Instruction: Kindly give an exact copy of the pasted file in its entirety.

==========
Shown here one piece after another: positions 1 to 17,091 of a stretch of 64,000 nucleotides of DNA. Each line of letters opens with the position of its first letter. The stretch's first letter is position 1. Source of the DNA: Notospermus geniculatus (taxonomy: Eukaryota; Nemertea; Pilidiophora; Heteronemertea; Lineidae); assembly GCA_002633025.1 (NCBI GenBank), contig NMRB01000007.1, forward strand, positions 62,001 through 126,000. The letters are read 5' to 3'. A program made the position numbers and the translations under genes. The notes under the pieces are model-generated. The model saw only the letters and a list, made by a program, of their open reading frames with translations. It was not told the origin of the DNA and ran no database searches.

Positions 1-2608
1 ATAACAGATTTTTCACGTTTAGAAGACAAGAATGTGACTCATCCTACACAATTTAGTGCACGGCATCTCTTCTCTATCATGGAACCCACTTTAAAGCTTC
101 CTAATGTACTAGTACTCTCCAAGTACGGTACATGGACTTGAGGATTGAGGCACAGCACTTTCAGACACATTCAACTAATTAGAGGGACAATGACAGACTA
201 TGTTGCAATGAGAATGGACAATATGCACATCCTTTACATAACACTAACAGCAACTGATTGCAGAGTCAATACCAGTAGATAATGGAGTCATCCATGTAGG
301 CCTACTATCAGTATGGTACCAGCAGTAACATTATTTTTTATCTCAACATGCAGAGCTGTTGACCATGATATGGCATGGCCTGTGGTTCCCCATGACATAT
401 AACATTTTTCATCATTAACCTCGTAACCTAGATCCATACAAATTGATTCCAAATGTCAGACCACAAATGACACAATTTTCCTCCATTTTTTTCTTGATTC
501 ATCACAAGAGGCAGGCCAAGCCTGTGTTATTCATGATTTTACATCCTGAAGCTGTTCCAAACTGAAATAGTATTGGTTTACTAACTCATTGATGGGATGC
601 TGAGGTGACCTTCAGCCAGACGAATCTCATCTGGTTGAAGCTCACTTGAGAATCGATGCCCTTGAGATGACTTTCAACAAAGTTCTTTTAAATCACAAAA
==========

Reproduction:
Shown here one piece after another: positions 1 to 17,091 of a stretch of 64,000 nucleotides of DNA. Each line of letters opens with the position of its first letter. The stretch's first letter is position 1. Source of the DNA: Notospermus geniculatus (taxonomy: Eukaryota; Nemertea; Pilidiophora; Heteronemertea; Lineidae); assembly GCA_002633025.1 (NCBI GenBank), contig NMRB01000007.1, forward strand, positions 62,001 through 126,000. The letters are read 5' to 3'. A program made the position numbers and the translations under genes. The notes under the pieces are model-generated. The model saw only the letters and a list, made by a program, of their open reading frames with translations. It was not told the origin of the DNA and ran no database searches.

Positions 1-2608
1 ATAACAGATTTTTCACGTTTAGAAGACAAGAATGTGACTCATCCTACACAATTTAGTGCACGGCATCTCTTCTCTATCATGGAACCCACTTTAAAGCTTC
101 CTAATGTACTAGTACTCTCCAAGTACGGTACATGGACTTGAGGATTGAGGCACAGCACTTTCAGACACATTCAACTAATTAGAGGGACAATGACAGACTA
201 TGTTGCAATGAGAATGGACAATATGCACATCCTTTACATAACACTAACAGCAACTGATTGCAGAGTCAATACCAGTAGATAATGGAGTCATCCATGTAGG
301 CCTACTATCAGTATGGTACCAGCAGTAACATTATTTTTTATCTCAACATGCAGAGCTGTTGACCATGATATGGCATGGCCTGTGGTTCCCCATGACATAT
401 AACATTTTTCATCATTAACCTCGTAACCTAGATCCATACAAATTGATTCCAAATGTCAGACCACAAATGACACAATTTTCCTCCATTTTTTTCTTGATTC
501 ATCACAAGAGGCAGGCCAAGCCTGTGTTATTCATGATTTTACATCCTGAAGCTGTTCCAAACTGAAATAGTATTGGTTTACTAACTCATTGATGGGATGC
601 TGAGGTGACCTTCAGCCAGACGAATCTCATCTGGTTGAAGCTCACTTGAGAATCGATGCCCTTGAGATGACTTTCAACAAAGTTCTTTTAAATCACAAAA